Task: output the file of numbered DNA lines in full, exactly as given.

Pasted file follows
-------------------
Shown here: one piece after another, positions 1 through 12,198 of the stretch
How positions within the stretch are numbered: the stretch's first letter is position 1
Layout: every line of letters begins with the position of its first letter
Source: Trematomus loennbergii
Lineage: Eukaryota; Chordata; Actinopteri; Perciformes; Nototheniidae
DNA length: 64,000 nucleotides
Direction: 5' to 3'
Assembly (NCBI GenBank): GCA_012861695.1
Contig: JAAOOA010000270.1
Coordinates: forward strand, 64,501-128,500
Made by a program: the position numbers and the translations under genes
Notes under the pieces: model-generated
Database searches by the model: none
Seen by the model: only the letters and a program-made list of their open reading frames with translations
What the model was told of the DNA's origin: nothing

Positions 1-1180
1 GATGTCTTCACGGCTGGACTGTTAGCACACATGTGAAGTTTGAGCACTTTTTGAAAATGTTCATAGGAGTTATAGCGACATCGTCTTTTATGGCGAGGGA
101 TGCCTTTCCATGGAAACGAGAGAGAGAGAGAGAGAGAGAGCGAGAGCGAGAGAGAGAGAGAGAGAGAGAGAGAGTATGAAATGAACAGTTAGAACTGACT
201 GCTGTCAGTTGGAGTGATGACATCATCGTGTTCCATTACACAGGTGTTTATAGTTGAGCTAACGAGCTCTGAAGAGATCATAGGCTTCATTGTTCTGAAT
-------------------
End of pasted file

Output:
Shown here: one piece after another, positions 1 through 12,198 of the stretch
How positions within the stretch are numbered: the stretch's first letter is position 1
Layout: every line of letters begins with the position of its first letter
Source: Trematomus loennbergii
Lineage: Eukaryota; Chordata; Actinopteri; Perciformes; Nototheniidae
DNA length: 64,000 nucleotides
Direction: 5' to 3'
Assembly (NCBI GenBank): GCA_012861695.1
Contig: JAAOOA010000270.1
Coordinates: forward strand, 64,501-128,500
Made by a program: the position numbers and the translations under genes
Notes under the pieces: model-generated
Database searches by the model: none
Seen by the model: only the letters and a program-made list of their open reading frames with translations
What the model was told of the DNA's origin: nothing

Positions 1-1180
1 GATGTCTTCACGGCTGGACTGTTAGCACACATGTGAAGTTTGAGCACTTTTTGAAAATGTTCATAGGAGTTATAGCGACATCGTCTTTTATGGCGAGGGA
101 TGCCTTTCCATGGAAACGAGAGAGAGAGAGAGAGAGAGAGCGAGAGCGAGAGAGAGAGAGAGAGAGAGAGAGAGTATGAAATGAACAGTTAGAACTGACT
201 GCTGTCAGTTGGAGTGATGACATCATCGTGTTCCATTACACAGGTGTTTATAGTTGAGCTAACGAGCTCTGAAGAGATCATAGGCTTCATTGTTCTGAAT